Projects are available to study the molecular function of chromatin regulators such as MOZ/KAT6A or MORF/KAT6B and their contribution to the development of cancer. These proteins function as histone acetyltransferases and are thus of interest as potential therapeutic targets. In addition to being involved in acute myeloid leukaemia, they are also implicated in several developmental syndromes in humans. We currently use a range of techniques such as molecular & cell biology, CRISPR-CAS9 technology, RNA Seq and structural biology to study the function and malfunction of these proteins in normal and cancer cells. To achieve these goals we have a network of collaborators both locally and internationally.
Specific projects include:
• Use of CRISPR-CAS9 technology for genome editing of the KAT6A and KAT6B genes in cell lines and mouse embryonic stem cells. Transcription profiling by RNA seq and validation of differentially expressed genes. This will identify genes that are mis-expressed due to mutations in KAT6A and KAT6B that are associated with cancers or developmental syndromes.
• Structural studies of the complex between the Double PHD Finger domains of KAT6A and KAT6B with the histone N-terminal tails. This will build on our recent finding that histone tails adopt alpha-helical structures in complex with MOZ/KAT6A, demonstrating how chromatin regulators manipulate histone structure to ‘read’ signaling information in the histone tail.
• How do mutations in the N-terminal tail of histone variant H3.3 affect interactions with chromatin regulators? How does this contribute to the development of brain tumours?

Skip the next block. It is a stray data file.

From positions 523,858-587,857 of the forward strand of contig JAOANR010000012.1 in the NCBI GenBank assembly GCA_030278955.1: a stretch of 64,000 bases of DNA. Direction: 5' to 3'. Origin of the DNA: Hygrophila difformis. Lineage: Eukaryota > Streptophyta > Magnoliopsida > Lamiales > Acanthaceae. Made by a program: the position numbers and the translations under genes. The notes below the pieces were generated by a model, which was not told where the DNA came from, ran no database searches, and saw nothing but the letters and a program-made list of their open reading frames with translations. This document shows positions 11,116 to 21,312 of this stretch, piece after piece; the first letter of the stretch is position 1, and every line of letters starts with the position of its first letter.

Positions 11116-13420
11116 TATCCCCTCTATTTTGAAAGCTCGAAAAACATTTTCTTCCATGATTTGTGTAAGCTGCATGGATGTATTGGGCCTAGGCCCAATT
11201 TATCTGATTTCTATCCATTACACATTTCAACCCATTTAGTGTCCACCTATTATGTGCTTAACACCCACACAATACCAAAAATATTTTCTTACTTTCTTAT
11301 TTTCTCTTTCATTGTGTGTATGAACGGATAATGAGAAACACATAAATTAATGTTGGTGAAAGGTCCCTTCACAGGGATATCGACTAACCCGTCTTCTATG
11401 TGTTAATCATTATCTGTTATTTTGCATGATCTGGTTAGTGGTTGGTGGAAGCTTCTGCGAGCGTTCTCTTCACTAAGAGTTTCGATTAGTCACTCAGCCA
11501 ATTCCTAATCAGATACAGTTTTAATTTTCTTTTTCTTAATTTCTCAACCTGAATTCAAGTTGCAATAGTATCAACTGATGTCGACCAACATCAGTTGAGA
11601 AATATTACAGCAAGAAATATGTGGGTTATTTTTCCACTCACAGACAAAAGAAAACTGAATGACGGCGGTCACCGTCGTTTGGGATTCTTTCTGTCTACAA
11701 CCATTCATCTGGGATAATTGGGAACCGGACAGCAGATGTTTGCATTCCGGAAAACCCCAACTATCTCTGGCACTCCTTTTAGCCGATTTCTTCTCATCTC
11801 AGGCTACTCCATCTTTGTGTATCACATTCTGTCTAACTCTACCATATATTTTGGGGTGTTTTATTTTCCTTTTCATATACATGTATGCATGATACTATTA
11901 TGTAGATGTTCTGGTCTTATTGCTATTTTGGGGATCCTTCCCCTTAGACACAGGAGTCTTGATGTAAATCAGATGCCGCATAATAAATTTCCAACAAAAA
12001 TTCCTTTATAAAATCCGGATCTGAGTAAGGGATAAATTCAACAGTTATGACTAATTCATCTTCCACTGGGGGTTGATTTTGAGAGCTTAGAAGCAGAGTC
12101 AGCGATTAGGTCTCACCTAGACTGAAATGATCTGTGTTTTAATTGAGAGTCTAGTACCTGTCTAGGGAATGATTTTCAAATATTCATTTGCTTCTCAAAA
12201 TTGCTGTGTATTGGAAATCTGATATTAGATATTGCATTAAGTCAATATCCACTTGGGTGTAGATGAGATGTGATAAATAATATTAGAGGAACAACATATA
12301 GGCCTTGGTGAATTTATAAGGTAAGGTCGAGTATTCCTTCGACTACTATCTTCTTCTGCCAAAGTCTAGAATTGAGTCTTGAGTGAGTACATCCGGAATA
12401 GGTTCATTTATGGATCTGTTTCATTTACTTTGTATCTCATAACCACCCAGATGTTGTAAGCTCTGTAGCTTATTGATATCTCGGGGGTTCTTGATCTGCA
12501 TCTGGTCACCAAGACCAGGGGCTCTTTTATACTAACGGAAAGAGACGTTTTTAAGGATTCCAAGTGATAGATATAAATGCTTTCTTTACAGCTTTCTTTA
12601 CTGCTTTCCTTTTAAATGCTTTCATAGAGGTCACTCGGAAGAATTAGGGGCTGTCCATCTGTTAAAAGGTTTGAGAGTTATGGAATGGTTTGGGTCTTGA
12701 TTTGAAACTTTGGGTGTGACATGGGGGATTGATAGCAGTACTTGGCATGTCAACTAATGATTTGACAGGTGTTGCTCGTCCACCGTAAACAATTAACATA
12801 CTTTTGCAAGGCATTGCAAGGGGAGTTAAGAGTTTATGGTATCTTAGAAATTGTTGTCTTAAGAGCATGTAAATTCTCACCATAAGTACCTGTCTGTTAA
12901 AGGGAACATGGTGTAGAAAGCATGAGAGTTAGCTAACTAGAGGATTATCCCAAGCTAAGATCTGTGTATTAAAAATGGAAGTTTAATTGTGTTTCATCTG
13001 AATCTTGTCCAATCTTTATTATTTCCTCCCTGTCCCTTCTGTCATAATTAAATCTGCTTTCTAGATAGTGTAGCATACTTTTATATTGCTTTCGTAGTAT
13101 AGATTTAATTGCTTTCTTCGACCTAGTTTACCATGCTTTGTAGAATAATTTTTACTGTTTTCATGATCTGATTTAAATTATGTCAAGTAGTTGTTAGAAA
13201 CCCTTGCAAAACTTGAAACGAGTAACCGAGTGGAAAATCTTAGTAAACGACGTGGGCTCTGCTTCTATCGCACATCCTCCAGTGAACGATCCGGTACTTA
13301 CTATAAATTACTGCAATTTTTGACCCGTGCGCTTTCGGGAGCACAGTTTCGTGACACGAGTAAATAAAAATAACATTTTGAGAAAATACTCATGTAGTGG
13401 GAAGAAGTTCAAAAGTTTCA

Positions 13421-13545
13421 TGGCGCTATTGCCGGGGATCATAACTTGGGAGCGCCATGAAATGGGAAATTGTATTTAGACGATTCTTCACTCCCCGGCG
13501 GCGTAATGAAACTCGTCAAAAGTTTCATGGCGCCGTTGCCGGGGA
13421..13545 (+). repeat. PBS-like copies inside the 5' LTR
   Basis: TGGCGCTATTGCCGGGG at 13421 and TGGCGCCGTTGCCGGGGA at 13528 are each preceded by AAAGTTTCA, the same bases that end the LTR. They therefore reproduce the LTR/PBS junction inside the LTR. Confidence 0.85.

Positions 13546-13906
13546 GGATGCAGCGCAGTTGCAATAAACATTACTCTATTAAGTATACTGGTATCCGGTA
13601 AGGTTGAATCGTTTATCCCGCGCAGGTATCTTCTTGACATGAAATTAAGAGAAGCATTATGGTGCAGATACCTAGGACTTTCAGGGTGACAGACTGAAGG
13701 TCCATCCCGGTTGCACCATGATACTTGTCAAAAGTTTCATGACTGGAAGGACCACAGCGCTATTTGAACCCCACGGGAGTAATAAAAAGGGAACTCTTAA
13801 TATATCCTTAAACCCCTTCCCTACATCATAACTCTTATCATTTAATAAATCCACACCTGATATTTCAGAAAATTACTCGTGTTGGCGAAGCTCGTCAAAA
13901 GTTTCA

The project will be carried out within the Gene Regulation & RNA Biology Group (30+ researchers) within the Division of Molecular & Cellular Sciences. The School of Pharmacy provides excellent cross-disciplinary support and training facilities for PG students.
Applications are welcome from motivated students with a good honours BSc. or Masters degree in Science subjects. International applicants should visit our University pages for information regarding fees and funding at the University. Sponsored and self-funded students are welcome, and all applicants should contact the supervisor to discuss funding.
Dreveny, I., Deeves, S.E., Fulton, J., Yue, B., Messmer, M., Bhattacharya, A., Collins, H.M., and Heery, D.M. (2014). The double PHD finger domain of MOZ/MYST3 induces alpha-helical structure of the histone H3 tail to facilitate acetylation and methylation sampling and modification. Nucleic acids research 42, 822-835.
Kindle, K.B., Collins, H.M., and Heery, D.M. (2010). MOZ-TIF2-mediated destruction of CBP/p300 is blocked by calpain inhibitor 2. Leukemia 24, 1359-1361.
Heery, D.M., and Fischer, P.M. (2007). Pharmacological targeting of lysine acetyltransferases in human disease: a progress report. Drug discovery today 12, 88-99.